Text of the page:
Education for Citizenship and Identities

Education for Citizenship and Identities

Antoni Santisteban Fernández (Autonomous University of Barcelona, Spain) and Neus González-Monfort (Autonomous University of Barcelona, Spain)
DOI: 10.4018/978-1-5225-7110-0.ch025

Abstract

Individual identity is defined by unique traits and is constructed from the diversity of human beings and, at the same time, in relationships with other people. This gives rise to a plurality of ways of thinking and perceiving the world. The collective identity is constructed through the discourse or the story that is shared in the community, relationships, or in socialization spaces, among others, in the school, through the discourse of the teaching staff or the school texts. Otherness acts as a mirror where we look at ourselves to recognize ourselves. Otherness is the acceptance that there are different views when we interpret the world, different ways of thinking or ideologies, but it also shows that we human beings have much in common. Education for citizenship should aim to enable people to define their diverse identities in an education for freedom, equality, and participation. Education for citizenship must ask what identities are invisible and why, and demand the social change.
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Individual Identity, Collective Identity And Narrative In Schools

Individual identity is defined by personal features, by unique characteristics, whereby every person is different from any other. Individual identity is constructed, firstly, from the inherent diversity of human beings; and, secondly, out of interrelation with other people and one's surroundings. This gives rise to the multitude of ways of imagining and perceiving the world, and we could say that each person constructs different social representations of reality (Berger & Luckmann, 1986; Moscovici, 1988).

Collective identity is constructed through socialisation processes and on the basis of social experiences shared with other people, in the family, at school, through the media, in interrelationships within one's community, through belonging to an association, in the city or in traditional meeting places, at cultural or religious events and so on. Collective identity is formed both by specific knowledge about society and its characteristics, as well as by the established procedures for social organization, leadership, commitment, social responsibility, etc.

Collective identity coexists alongside individual identities. We form part of a community where we must live together with other people who are and think different from us. That is why we organise ourselves and give ourselves rules that, if they are democratic, are the same for everyone, and we establish certain rights and duties. We belong to natural groups or associations where we find common elements or aspects that unite us to others. In these groups or associations we acquire a way of understanding social or political organisation, based on two essential aspects: a) the way that power is understood; b) the processes established to resolve conflicts (Santisteban & Pagès, 2007).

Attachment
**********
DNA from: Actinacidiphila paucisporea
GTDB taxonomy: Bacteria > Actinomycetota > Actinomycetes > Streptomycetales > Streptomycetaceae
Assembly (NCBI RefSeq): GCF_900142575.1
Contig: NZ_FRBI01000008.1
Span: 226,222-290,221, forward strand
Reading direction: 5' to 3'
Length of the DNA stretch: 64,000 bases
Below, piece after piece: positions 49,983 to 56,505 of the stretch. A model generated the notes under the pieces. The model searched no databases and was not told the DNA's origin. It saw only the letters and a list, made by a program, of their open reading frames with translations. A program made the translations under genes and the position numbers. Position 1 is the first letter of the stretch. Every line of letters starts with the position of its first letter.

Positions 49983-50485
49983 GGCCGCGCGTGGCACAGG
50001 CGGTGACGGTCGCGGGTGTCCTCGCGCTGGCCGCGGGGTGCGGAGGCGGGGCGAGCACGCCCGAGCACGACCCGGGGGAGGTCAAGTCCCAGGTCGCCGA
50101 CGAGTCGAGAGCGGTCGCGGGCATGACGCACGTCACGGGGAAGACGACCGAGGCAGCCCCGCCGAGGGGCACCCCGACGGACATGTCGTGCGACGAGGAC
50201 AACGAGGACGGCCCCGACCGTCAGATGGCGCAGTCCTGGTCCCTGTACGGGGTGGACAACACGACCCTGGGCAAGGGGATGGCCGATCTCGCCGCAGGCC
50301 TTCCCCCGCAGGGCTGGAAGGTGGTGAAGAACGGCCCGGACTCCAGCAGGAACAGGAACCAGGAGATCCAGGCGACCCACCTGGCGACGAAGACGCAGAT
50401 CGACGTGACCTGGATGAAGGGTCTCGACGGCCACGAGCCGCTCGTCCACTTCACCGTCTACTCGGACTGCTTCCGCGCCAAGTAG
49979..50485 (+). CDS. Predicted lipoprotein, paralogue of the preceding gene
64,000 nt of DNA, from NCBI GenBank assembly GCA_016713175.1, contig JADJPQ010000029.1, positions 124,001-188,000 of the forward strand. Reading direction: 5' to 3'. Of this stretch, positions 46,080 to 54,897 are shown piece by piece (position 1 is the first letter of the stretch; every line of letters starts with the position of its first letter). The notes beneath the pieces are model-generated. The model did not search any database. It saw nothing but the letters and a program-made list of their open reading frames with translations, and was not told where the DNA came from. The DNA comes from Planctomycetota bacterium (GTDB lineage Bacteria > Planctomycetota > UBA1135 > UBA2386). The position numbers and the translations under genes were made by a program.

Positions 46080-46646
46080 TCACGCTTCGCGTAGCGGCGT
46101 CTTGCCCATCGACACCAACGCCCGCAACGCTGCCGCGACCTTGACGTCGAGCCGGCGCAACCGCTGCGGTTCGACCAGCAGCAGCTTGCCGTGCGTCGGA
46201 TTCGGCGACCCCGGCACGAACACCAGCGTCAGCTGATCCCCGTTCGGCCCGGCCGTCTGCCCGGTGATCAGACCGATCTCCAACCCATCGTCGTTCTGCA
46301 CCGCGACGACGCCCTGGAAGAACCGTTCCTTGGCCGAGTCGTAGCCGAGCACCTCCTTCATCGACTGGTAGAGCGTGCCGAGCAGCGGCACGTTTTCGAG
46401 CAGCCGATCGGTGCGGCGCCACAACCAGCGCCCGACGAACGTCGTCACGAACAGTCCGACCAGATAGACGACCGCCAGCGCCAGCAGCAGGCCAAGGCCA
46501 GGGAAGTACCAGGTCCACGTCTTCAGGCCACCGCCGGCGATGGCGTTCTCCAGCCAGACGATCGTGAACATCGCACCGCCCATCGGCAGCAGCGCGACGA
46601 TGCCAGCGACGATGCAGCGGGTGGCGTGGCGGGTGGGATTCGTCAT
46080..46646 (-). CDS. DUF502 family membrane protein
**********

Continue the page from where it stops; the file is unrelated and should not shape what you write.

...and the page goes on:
The idea that the group is stronger than the isolated individual is the basis for the creation of a collective identity, which shares goals and, to achieve them, shares strategies for action and seeks cohesion to show strength. So the collective is above the individual and group interests are above personal interests. This is important, for example, in the configuration of a political identity, when the ideals of a certain ideology are shared, which have to do with the ideas that the group shares about change or permanence or, in other words, about a collective's beliefs with regard to the possibilities and convenience of social changes.

Collective identity is also based on the place, on the territory where people of the same ethnicity or culture, with the same language, and with the same common history, coexist. These people share a natural environment and build together a social environment that is adapted to physical conditions, the climate, the vegetation, etc. Territorial identity is associated with a landscape and, at the same time, with traditional ways of life that resist the pressure of globalisation. National identity has to do with ethnicity, culture and language, but it is also possible for there to be national identities that integrate diverse cultures, even those with different languages. On the other hand, a national identity may coincide with the territory of a single state or may be located in different states. Schools have traditionally been spaces for the defence of the nation-state, and have fostered the narrative of the origin and defence of a single identity, in opposition to other more inclusive or more intercultural educational options (Ferro, 2007; Falaize, Heimberg & Loubes, 2013; Lantheaume & Létourneau, 2016).

Collective identity favours the creation of tradition, as a way of honouring the process by which the community was constructed and consolidated, and the drive for coexistence. Collective memory is an instrument of cohesion that is gaining form and strength with the passage of time, and that is fed by new experiences and new challenges, which return time again and time again to memories built on the past, in constant tribute to achievements in times gone by. Sometimes, collective identity is based on the memory of defeat(Amar, 2010) or on resentment (Ferro, 2009).Far too often, teachers transmit an official narrative that highlights 'traumatic' events and the role of the victims, heroes and antiheroes (Anderson, 1983; Kaplowitz, 1990; Carretero, Castorina & Levinas, 2013). Teachers' narratives are also often uncritical, and fail to question the protagonists and their attitudes, and this benefits neither autonomy nor social responsibility.

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